By Derrick Willard, Head of School, Augusta Preparatory Day School

When I took the job as head of school at Augusta Preparatory Day School (Georgia) in 2019, I was amused when a young student asked me, “Just what do you do around here?” What a great question! As the head of school, I have many outward facing roles to fill: cheerleader, storyteller, diplomat, fundraiser, and recruiter, to name just a few. What should I have told him?

That student’s question led me to make sure I explain to new parents each year that I have two primary roles: (1) make sure we successfully live our mission, and (2) develop greater capacity in our people, places, and programs. As a developer of people, I need to be both manager and mentor to develop leadership capacity within the organization.

As a manager of personnel, I have obligations to rate work performance and develop action plans if performance is lacking in some area. This occurs most often with my direct reports—a small portion of school employees. This work is done on a strict annual schedule, evaluating goals and expectations, and summarized with formal feedback. Professional development opportunities to shore up shortfalls in technical skills might follow evaluation.

There are times I need to mentor. Mentoring, which might follow an evaluation, is less formal and more like advice. Rod Chamberlain, an experienced former head of school, defines a mentor as “an experienced advisor who provides wisdom and expertise, usually in a just-in-time manner to one with less knowledge and skills.” A faculty or staff member may need a mentor for more situational support instead of on a yearly management schedule. Mentors can peel back the traditional veils of mystery associated with finance, board operations, board communications, board governance, fundraising, marketing communications, community relationships, etc. In the last few years, I have mentored employees for different reasons—one wanted to be a future head of school, one was curious about a path to be a dean of academics, another wished to develop a global studies program. In each and every case I was able to assist simply because I had filled those roles before and could provide advice from experience.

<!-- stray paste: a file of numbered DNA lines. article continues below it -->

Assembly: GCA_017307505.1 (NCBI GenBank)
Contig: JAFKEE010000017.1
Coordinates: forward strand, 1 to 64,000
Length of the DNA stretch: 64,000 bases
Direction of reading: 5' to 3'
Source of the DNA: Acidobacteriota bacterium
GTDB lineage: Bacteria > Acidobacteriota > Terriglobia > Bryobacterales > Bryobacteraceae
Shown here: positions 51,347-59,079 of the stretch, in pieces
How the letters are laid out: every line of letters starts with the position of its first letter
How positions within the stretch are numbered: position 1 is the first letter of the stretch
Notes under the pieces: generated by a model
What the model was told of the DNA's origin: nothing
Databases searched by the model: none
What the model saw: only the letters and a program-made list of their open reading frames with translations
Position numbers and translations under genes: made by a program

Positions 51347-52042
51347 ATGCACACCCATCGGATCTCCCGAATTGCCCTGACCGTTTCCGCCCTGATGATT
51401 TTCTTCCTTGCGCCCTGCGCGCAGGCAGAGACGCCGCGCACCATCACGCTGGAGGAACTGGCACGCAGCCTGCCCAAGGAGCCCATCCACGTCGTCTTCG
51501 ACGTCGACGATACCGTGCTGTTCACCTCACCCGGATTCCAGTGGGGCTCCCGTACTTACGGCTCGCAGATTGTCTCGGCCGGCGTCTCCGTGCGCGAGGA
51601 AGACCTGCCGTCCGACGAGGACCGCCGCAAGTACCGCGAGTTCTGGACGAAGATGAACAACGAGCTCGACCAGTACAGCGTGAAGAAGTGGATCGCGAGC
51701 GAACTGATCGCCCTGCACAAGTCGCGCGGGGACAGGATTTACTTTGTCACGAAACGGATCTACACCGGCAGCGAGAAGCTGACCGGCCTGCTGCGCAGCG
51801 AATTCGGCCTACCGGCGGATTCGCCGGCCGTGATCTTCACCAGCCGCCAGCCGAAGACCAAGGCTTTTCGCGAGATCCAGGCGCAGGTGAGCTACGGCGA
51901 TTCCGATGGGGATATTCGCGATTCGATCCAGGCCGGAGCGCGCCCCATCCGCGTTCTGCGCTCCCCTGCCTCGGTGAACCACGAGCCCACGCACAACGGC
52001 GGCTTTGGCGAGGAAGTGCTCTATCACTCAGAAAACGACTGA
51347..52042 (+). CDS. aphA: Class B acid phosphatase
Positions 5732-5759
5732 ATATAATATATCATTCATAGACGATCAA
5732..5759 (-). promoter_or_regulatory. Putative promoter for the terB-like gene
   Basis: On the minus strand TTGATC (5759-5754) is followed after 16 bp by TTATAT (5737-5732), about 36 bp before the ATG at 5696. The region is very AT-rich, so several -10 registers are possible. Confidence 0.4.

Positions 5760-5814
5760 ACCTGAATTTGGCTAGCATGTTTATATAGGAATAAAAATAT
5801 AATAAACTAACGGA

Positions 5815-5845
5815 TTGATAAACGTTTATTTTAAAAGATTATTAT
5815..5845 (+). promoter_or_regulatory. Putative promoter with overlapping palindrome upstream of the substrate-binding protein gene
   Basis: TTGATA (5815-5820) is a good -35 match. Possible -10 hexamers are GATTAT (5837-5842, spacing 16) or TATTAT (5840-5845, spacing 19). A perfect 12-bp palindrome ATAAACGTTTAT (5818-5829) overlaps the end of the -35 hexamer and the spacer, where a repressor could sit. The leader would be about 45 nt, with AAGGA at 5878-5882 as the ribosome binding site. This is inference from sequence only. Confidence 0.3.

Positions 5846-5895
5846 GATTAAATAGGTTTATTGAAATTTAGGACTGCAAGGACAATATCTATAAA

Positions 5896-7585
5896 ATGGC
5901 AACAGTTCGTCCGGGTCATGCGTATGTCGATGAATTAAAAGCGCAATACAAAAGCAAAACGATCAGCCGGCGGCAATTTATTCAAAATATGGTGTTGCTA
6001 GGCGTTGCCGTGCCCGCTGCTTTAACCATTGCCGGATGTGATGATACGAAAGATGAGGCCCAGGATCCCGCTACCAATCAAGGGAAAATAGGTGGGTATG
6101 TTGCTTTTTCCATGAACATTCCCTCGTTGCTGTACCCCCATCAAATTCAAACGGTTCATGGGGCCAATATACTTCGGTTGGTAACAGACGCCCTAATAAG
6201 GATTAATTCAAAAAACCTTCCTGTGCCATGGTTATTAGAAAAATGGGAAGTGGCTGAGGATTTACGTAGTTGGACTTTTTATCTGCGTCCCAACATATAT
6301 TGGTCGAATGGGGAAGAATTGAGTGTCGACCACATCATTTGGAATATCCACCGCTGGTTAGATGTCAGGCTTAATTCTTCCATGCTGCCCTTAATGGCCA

While there is a lot I can do as a head of school to develop leaders within the organization, it is harder for me to be a coach or sponsor to someone in the organization. Why is that?

Let us start with the idea of a coach. Again, I will lean on Rod Chamberlain for a definition since he was my own executive coach during my first year as a head of school. Rod offers that a coach is “a skilled facilitator, who helps a client identify key issues and through drawing out ideas and exploring options, supports the client in creating practical actions to address these issues.” Instead of giving instruction and direction through advice, the coach tries to help the client through a process of self-discovery. Coaches learn their questioning skills through a credentialing process such as that of the International Coaching Federation and focus on the client. Given that a head of school must prioritize the needs of the institution over the needs of the individual, it is harder for a head to be a coach to a current employee. One might want a coach during their first year in a new leadership position as it provides a safe space to work through some projects or problems without the junior leader constantly asking the boss for advice.

Finally, it is important that we as heads educate aspiring leaders on the role of sponsors. According to Dr. Kim Villeneuve, founder and CEO of Centerstone Executive Search and Consulting, a sponsor is “a leader who is a highly regarded influencer operating in circles that exceed your own.” By virtue of a sponsor’s position in a larger network, they can shape others’ opinion of you. The next time you are on LinkedIn, take a look at who is giving a recommendation for someone and consider whether it is a peer or a power player in an area of expertise. Aspiring leaders also need sponsors to “talk them up” to others to help them climb the career ladder, particularly for positions outside their current organization.

In summary, as heads, we have an obligation to manage and mentor talent for several reasons–develop a deep bench for succession planning, practice distributed leadership, and further the health of the organization and profession. And we can also educate aspiring leaders on the need to add coaches and/or sponsors to their learning network when the time is right.

Derrick will be joined by his mentor, Glyn Cowlishaw, head of school, Providence Day School (North Carolina), as they present Sponsorship, Mentorship, and Coaching during the SAIS Fundamentals Conference, April 16-18, 2023. Their session, led by the “real life” mentor-mentee pair, will involve a deep dive into the head’s role in cultivating leaders within the organization with strategies for assuming or assigning sponsor, mentor, or coach roles within their sphere of influence.

  • Leadership
  • Mission/Culture
  • Human Resources

Derrick Willard is the head of Augusta Preparatory Day School, which serves 450 PK-12 students from the Augusta, Georgia, area. He is a U.S. Army veteran who has become a career educator passionate about creating optimal learning environments within our brick and mortar schools as well as creating productive virtual learning environments online.